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December 22, 2014

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Addressing mayors, Biden touches on immigration, job creation, background checks

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Sam Morris / Las Vegas Sun

Vice President Joe Biden addresses the League of United Latin American Citizens convention Thursday, June 20, 2013.

Vice President Biden Speaks at LULAC Convention

Vice President Joe Biden addresses the League of United Latin American Citizens convention Thursday, June 20, 2013. Launch slideshow »

Vice President Joe Biden touted immigration reform as he addressed hundreds of the nation’s mayors gathered for a conference in Las Vegas.

Following a speech Thursday night at a meeting of the League of United Latin American Citizens, Biden tailored a message for mayors from cities in 38 states who are gathered at Mandalay Bay for the four-day annual meeting of the U.S. Conference of Mayors.

“Immigration reform is going to have a profound and positive impact on our cities,” Biden said. “If you bring people out of the shadows and you give them a start, they add to the tax base. They start investing in their communities where they live, and they begin to lay down roots.”

Biden addressed the mayors as members of Congress in their home states consider whether to vote for a comprehensive immigration bill that would establish a path to citizenship for people in the country illegally.

He told mayors that America needs a “tough but clear” way for people to gain citizenship.

In a country whose immigrants are its “single distinguishing feature from any other country in the world,” he said it’s important to remember the role of immigration in building America’s cities.

Beyond listing the positive tenets of immigration, the vice president also decried “xenophobic” comments surrounding the immigration debate and told the crowd how his Irish Catholic descendants faced discrimination when they moved to the Northeast hundreds of years ago.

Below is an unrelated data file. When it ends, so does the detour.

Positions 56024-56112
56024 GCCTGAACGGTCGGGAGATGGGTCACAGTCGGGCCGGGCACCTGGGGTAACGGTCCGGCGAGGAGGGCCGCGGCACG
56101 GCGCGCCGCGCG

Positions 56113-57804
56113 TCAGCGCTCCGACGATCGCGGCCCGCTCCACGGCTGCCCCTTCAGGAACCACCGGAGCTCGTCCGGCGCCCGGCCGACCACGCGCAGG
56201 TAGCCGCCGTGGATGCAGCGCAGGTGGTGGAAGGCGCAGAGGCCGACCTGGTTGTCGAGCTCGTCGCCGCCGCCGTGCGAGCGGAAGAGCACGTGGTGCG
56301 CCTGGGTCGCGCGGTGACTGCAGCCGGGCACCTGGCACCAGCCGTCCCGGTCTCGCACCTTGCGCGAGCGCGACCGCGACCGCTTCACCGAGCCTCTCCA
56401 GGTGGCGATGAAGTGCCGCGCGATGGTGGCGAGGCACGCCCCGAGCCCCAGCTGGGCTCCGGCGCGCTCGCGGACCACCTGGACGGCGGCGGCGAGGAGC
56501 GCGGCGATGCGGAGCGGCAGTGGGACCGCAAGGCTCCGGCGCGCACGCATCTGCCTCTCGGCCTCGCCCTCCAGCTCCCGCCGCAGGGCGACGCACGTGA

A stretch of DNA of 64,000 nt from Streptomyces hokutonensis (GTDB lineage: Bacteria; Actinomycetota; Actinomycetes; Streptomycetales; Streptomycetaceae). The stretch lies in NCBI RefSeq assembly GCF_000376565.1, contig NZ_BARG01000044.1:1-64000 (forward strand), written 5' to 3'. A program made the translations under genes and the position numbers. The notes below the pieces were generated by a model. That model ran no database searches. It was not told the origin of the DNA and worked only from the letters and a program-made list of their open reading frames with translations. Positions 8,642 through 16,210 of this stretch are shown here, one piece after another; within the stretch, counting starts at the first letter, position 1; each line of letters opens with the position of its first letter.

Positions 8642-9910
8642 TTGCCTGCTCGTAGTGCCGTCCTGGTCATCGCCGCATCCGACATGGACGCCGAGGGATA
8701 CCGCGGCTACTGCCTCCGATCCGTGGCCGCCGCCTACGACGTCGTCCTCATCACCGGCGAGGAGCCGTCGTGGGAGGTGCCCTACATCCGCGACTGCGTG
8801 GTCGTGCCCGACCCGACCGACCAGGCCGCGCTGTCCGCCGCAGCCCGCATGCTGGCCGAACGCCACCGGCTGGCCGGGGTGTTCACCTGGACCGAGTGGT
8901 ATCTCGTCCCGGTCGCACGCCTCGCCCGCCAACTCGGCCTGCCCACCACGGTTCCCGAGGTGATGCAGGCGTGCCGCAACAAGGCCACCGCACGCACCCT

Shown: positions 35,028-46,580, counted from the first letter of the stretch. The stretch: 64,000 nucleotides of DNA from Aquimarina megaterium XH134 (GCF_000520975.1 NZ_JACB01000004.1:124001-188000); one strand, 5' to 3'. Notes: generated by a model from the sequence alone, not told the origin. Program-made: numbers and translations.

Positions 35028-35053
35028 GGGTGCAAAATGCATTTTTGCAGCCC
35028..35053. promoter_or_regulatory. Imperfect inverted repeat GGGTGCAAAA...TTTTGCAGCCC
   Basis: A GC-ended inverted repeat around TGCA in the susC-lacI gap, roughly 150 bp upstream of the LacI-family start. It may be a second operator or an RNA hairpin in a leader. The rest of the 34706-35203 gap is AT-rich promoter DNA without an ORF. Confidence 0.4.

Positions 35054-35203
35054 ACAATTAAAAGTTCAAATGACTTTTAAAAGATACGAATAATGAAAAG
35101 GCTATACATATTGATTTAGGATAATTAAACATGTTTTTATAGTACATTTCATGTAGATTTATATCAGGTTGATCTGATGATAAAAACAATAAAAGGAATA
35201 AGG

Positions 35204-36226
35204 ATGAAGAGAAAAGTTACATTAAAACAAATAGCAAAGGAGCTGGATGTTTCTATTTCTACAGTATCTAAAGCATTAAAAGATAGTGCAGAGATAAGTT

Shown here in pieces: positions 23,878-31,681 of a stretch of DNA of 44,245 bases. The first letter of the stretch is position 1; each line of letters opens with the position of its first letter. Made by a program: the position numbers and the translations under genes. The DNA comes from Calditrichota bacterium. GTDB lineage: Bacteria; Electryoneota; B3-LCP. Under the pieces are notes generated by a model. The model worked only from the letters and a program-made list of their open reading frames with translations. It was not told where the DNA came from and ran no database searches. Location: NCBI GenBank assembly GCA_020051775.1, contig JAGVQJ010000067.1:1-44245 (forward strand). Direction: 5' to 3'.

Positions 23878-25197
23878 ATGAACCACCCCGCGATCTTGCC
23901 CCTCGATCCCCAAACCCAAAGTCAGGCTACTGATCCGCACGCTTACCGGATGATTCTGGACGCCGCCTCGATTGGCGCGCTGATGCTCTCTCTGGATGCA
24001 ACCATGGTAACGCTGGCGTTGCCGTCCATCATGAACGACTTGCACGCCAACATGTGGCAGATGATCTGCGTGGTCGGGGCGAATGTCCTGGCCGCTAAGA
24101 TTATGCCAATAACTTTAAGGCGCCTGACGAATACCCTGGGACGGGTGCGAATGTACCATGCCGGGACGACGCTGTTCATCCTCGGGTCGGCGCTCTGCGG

In a theme that ran throughout his speech, he reminded mayors that newly arrived immigrants often start small businesses and create jobs in cities.

He repeatedly stressed that cities are the engines of the economy that will lead the United States in job creation.

Emboldened by an increasingly buoyant national housing market, Biden's tone rose to its most strident when he spoke of middle-class jobs.

“My dad would say ‘Joey, you know a job is about a lot more than a paycheck,’” he said. “It's about your dignity. It's about your self-respect. It's about your place in your community. It's about having a shot at being in the middle class.”

In making his third consecutive appearance at the U.S. Conference of Mayors, Biden peppered his 30-minute speech with such personal anecdotes and broke from his prepared remarks to recount friendly stories about some of the nearly 200 mayors in attendance.

He called many by their first names and reminded both Democratic and Republican mayors that the Obama administration had sent billions of dollars to cities during the Great Recession. The cities, in turn, used that money to great effect, he said.

“The cities are leading the way,” he said. “I'm not being nice to you all. I'm not being polite. The fact of the matter is, the cities are leading the way.”

The admiration appeared to be mutual. Biden received warm applause when he mentioned federal money that the Obama administration sent to cities for programs such as neighborhood stabilization, retention of police officers and transportation.

The audience again clapped when Biden told mayors that he and the president “won’t back down” in pressuring Congress to reconsider legislation to mandate private party background checks for gun sales. Legislation to accomplish this failed to pass the Senate this year.

The crowd also applauded as Biden addressed middle-class jobs and investment in transportation infrastructure.

Local mayors in attendance largely agreed with Biden’s agenda for cities.

Henderson Mayor Andy Hafen said background checks for gun sales would “have a great impact on cities and the nation.”

Las Vegas Mayor Carolyn Goodman said she rode with Biden to the airport the last time he was in Las Vegas, and she’s confident that the vice president “really gets a sense of what’s going on here.”

“In this city and our community, we’re very much about giving people a proper pathway to citizenship,” she said of Biden’s comments about pending immigration legislation in the U.S. Senate.

Biden heaped praise on Goodman, who is also host of the mayors’ conference, saying that “Carolyn is my mother while I’m here.”

Beyond praising the conference host, Biden noted early in his speech that he’d talked to hundreds of mayors multiple times and reminded the audience that “we are an urban administration.”

Indeed, President Barack Obama's is largely an urban-backed administration. City voters across the nation were largely responsible for his re-election in 2012.

Biden closed his speech on a quiet note, lowering his voice and noting that cities bear the responsibility for driving the nation’s economy.

As such, he and Obama would be big boosters for cities, he said.

“I promise you that as long we're still here, we'll be a city president and a city vice president,” he said.

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